MANILA, Philippines – Despite threats of protests and controversies surrounding his administration, President Benigno Aquino III remains in high spirits as he works on his speech for Monday’s State of the Nation Address (Sona), Malacañang said Sunday.

“Sa pagkaalam ko po siya ay nasa—in high spirits po. Siya ay naghahanda ng kanyang pagtalumpati sapagkat para sa kanya ito ay mahalagang pakikipag-usap sa kanyang mga boss,” Communications Secretary Herminio Coloma said over the radio. (He is in high spirits. He is getting his speech ready because he considers the Sona an important dialogue with the people.)

He said Aquino’s determination was hard to beat.

“Hindi po nagbabago ‘yung kanyang masidhing commitment na maihatid sa kanyang mga boss ang mga ipinangakong reporma, matupad ang mga priority initiatives ng ating Philippine Development Plan,” Coloma said. (His intense commitment to push for reforms and implement the priority initiatives of the Philippine Development Plan has not changed.)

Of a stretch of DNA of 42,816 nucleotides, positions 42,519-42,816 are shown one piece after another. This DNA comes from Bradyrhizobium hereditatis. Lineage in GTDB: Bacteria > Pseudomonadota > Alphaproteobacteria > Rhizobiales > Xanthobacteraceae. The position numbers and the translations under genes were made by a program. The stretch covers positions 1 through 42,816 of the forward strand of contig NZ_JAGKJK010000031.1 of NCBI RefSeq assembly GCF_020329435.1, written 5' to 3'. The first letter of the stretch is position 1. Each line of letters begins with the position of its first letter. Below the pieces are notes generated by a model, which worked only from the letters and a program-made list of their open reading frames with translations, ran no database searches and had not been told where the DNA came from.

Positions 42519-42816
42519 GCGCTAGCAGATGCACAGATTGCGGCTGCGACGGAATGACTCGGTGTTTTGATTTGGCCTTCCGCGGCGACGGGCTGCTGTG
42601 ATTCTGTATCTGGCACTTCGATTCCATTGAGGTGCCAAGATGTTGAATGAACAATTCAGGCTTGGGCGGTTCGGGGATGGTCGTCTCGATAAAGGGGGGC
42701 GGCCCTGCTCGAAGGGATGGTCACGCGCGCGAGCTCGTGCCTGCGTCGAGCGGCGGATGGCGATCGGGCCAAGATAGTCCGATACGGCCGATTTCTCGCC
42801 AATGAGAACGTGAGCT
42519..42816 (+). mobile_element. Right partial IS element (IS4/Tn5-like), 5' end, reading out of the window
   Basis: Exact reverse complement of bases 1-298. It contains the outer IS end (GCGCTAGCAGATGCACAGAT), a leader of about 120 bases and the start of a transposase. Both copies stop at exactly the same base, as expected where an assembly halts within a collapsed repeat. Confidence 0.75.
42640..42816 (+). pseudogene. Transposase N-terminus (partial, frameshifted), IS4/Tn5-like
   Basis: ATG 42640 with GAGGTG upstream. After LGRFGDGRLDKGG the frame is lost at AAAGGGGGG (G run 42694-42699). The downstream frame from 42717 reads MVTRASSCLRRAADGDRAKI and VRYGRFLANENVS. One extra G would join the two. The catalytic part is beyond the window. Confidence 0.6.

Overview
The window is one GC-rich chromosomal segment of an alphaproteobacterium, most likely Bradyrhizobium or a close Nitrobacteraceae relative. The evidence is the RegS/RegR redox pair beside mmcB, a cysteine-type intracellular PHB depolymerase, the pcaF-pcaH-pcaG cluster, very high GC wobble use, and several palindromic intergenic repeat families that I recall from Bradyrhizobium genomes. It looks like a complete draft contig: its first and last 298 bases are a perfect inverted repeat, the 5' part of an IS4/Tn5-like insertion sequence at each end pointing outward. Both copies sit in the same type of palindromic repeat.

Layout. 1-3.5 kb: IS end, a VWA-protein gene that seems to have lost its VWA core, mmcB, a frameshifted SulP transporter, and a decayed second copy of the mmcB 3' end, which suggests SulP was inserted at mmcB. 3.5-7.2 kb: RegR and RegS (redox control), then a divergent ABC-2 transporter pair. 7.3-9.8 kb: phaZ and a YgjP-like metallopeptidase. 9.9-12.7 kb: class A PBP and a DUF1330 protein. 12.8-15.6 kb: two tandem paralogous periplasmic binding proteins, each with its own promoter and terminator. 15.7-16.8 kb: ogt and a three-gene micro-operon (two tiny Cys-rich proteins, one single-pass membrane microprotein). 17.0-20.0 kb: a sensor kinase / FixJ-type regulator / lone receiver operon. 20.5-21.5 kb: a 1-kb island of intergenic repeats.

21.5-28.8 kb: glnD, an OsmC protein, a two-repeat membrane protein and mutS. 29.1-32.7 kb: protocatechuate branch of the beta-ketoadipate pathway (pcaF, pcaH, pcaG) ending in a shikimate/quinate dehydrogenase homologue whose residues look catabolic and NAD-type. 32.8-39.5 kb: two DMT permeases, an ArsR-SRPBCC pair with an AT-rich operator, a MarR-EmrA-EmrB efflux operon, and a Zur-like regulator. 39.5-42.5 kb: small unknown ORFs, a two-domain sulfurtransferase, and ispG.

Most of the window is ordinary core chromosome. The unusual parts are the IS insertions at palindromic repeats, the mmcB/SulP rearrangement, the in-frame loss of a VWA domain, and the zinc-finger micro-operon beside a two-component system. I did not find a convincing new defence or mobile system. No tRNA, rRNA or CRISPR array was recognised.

The Secretary declined to discuss the possible content of the speech but the public expects it will include a discussion on the Disbursement Acceleration Program (DAP), which was declared partly unconstitutional by the Supreme Court.

Aquino has been vocal in questioning the high tribunal’s ruling and defending the DAP. This has led to the filing of two impeachment complaints accusing the President of culpable violation of the Constitution and betrayal of public trust.

Technical Report

* Coloma revealed that while the public can expect the usual presentation during the Sona, Malacañang would also release a detailed report on the issues and programs Aquino will be discussing.

“Kaya katulad din ng nakaugalian, meron pong kaakibat na Sona technical report. Ito po ay komprehensibong pag-uulat ng mga pangunahing naisagawa ng iba’t ibang kagawaran, national government agencies, government-owned and -controlled corporations,” he said.